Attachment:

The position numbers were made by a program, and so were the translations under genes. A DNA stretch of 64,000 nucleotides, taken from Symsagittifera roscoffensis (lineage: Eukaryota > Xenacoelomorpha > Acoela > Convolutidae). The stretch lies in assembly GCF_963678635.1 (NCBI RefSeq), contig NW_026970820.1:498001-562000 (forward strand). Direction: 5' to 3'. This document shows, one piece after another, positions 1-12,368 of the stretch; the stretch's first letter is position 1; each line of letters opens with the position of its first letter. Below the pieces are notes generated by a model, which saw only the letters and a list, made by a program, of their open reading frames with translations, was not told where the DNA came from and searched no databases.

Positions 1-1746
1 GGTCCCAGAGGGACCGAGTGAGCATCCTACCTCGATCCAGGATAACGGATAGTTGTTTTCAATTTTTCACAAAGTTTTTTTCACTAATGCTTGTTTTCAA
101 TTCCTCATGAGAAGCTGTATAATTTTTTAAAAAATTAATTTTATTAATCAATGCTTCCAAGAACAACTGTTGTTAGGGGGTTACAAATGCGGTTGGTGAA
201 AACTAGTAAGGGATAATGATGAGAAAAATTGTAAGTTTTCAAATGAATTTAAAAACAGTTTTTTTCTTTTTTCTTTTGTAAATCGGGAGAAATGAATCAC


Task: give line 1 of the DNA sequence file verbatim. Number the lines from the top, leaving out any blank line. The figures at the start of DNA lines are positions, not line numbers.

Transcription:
The position numbers were made by a program, and so were the translations under genes. A DNA stretch of 64,000 nucleotides, taken from Symsagittifera roscoffensis (lineage: Eukaryota > Xenacoelomorpha > Acoela > Convolutidae). The stretch lies in assembly GCF_963678635.1 (NCBI RefSeq), contig NW_026970820.1:498001-562000 (forward strand). Direction: 5' to 3'. This document shows, one piece after another, positions 1-12,368 of the stretch; the stretch's first letter is position 1; each line of letters opens with the position of its first letter. Below the pieces are notes generated by a model, which saw only the letters and a list, made by a program, of their open reading frames with translations, was not told where the DNA came from and searched no databases.